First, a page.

17. Bill Dodd, Peapatch Politics: The Earl Long Era in Louisiana Politics (Baton Rouge: Claitor's Publishing, 1991); hereinafter cited as Peapatch Politics.
  18. Peapatch Politics.
  19. Louisiana History, p. 338.
  20. Louisiana History, pp. 335-336.
  21. The Congress: The Rivals. Time (August 10, 1959). Retrieved on February 9, 2013; no longer accessible.
  22. Louisiana History, p. 336.
  23. Lyndon B. Johnson presidential tapes. Retrieved on June 20, 2014; no longer accessible.
  24. Louisiana History, pp. 336-337.
  25. Louisiana History, p. 336.
  26. GPO-CRECB-1956-pt4-3.pdf. Congressional Record. Retrieved June 13, 2021.
  27. Louisiana History, p. 339.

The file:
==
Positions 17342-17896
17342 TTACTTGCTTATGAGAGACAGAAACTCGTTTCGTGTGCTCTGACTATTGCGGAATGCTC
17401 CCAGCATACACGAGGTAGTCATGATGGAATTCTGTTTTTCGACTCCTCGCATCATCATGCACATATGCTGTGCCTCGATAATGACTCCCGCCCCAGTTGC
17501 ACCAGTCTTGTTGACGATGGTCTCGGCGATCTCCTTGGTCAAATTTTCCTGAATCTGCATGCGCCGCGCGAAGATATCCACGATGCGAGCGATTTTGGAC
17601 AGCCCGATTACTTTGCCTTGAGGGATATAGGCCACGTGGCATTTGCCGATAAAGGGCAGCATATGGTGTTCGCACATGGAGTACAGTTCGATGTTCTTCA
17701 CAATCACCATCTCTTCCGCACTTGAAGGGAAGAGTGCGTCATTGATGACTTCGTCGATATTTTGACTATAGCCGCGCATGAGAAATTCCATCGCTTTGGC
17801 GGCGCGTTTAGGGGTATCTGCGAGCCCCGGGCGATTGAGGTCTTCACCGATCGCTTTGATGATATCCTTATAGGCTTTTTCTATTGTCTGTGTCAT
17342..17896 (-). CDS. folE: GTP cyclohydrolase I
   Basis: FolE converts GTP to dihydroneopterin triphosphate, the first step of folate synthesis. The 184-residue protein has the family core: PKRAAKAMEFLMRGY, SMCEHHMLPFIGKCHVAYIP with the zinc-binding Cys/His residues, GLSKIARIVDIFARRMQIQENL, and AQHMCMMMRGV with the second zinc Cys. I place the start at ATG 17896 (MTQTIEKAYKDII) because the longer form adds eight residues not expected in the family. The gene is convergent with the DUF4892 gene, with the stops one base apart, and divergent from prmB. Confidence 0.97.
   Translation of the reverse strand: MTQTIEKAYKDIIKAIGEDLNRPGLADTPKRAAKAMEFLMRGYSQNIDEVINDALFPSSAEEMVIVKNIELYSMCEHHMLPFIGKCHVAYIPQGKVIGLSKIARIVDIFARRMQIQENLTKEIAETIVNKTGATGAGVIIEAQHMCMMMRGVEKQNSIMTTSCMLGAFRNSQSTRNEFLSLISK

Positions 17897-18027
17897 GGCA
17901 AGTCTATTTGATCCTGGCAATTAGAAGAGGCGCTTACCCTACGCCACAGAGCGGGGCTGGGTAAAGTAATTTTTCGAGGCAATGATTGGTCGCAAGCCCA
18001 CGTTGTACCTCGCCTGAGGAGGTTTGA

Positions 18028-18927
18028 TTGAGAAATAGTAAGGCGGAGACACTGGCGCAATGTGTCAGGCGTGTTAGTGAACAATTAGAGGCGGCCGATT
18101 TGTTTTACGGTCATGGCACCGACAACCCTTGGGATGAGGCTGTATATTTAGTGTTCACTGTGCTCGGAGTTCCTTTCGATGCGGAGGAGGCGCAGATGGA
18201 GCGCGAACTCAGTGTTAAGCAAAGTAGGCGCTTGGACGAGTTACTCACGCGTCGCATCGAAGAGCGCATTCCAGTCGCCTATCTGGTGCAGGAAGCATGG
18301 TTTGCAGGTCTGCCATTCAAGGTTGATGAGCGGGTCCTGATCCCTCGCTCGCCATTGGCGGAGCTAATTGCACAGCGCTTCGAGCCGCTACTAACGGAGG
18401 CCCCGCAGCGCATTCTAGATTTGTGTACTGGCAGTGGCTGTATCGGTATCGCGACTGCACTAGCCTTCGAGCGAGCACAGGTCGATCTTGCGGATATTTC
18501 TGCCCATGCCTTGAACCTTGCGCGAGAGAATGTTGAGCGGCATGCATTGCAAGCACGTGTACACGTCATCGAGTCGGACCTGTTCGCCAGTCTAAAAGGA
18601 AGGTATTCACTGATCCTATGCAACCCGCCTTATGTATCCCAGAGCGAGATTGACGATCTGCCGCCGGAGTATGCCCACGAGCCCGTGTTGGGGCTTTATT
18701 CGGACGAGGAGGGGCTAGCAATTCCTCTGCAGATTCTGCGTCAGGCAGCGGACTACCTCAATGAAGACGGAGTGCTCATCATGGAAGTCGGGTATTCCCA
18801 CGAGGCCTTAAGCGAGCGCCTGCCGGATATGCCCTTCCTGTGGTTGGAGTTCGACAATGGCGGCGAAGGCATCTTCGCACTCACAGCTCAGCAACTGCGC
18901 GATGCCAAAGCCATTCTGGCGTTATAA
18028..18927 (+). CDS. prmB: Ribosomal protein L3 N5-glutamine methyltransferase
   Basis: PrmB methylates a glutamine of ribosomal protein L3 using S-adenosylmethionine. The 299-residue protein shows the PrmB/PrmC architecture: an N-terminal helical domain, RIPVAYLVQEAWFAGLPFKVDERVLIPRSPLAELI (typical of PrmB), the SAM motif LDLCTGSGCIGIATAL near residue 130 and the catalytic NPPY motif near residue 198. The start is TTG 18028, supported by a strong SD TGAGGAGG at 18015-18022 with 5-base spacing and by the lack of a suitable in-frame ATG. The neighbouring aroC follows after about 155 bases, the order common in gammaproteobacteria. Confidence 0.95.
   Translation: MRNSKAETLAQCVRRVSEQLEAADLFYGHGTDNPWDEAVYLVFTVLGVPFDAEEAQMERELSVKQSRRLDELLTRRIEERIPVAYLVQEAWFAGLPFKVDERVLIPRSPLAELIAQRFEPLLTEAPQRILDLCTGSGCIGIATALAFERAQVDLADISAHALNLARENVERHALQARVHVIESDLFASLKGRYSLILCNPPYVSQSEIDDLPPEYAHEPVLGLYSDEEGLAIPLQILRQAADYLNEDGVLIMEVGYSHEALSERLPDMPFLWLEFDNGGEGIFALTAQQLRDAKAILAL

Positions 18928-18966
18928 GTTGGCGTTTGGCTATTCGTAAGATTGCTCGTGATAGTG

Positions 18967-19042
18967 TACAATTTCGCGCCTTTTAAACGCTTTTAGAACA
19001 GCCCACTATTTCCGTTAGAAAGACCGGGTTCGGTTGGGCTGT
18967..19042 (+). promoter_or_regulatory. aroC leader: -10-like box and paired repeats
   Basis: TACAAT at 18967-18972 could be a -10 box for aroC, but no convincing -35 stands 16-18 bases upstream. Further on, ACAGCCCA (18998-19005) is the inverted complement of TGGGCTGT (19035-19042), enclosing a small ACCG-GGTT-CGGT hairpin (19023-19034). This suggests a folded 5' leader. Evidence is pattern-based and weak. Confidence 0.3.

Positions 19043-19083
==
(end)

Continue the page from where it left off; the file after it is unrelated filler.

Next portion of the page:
28. Louisiana History, pp. 340-341.
  29. Koreagate. congressionalbadboys. Retrieved on January 8, 2020.
  30. Louisiana History, p. 341.
  31. Louisiana History, pp. 341-342.
  32. "Doctor says Passman prefers suicide to trial," Minden Press-Herald, June 22, 1978, p. 1.
  33. Louisiana History, p. 342.
  34. Candidate - Otto E. Passman. Our Campaigns. Retrieved June 13, 2021.
  35. LA District 5 - D Primary Race - Aug 15, 1970. Our Campaigns. Retrieved June 13, 2021.
  36. Louisiana Almanac, 2006.
  37. LA District 5 - D Primary Race - Aug 19, 1972. Our Campaigns. Retrieved June 13, 2021.
  38. Louisiana History, p. 342.
  39. Louisiana History, p. 343.
  40. Louisiana History, p. 343.
  41. 41.0 41.1 "Passman Victim of Heart Attack," Monroe News Star, August 14, 1988, p. 1.
  42. Louisiana History, pp. 343-344.

External links

  • Profile at the Biographical Directory of the United States Congress
  • Profile at Find a Grave